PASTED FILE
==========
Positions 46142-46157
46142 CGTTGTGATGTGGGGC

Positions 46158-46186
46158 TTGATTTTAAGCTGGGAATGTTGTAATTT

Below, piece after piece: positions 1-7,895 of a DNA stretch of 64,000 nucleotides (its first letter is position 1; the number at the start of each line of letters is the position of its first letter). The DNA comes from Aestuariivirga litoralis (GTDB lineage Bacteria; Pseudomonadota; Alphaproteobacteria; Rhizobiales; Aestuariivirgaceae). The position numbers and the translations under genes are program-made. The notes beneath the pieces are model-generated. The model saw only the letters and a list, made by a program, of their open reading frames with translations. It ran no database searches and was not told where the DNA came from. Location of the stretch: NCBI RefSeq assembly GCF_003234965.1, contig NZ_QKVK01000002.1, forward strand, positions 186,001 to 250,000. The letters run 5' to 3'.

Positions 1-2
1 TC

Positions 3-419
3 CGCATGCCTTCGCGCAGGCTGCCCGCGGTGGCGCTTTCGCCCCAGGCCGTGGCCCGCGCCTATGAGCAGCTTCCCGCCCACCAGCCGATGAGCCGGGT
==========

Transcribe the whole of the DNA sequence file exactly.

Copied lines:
Positions 46142-46157
46142 CGTTGTGATGTGGGGC

Positions 46158-46186
46158 TTGATTTTAAGCTGGGAATGTTGTAATTT

Below, piece after piece: positions 1-7,895 of a DNA stretch of 64,000 nucleotides (its first letter is position 1; the number at the start of each line of letters is the position of its first letter). The DNA comes from Aestuariivirga litoralis (GTDB lineage Bacteria; Pseudomonadota; Alphaproteobacteria; Rhizobiales; Aestuariivirgaceae). The position numbers and the translations under genes are program-made. The notes beneath the pieces are model-generated. The model saw only the letters and a list, made by a program, of their open reading frames with translations. It ran no database searches and was not told where the DNA came from. Location of the stretch: NCBI RefSeq assembly GCF_003234965.1, contig NZ_QKVK01000002.1, forward strand, positions 186,001 to 250,000. The letters run 5' to 3'.

Positions 1-2
1 TC

Positions 3-419
3 CGCATGCCTTCGCGCAGGCTGCCCGCGGTGGCGCTTTCGCCCCAGGCCGTGGCCCGCGCCTATGAGCAGCTTCCCGCCCACCAGCCGATGAGCCGGGT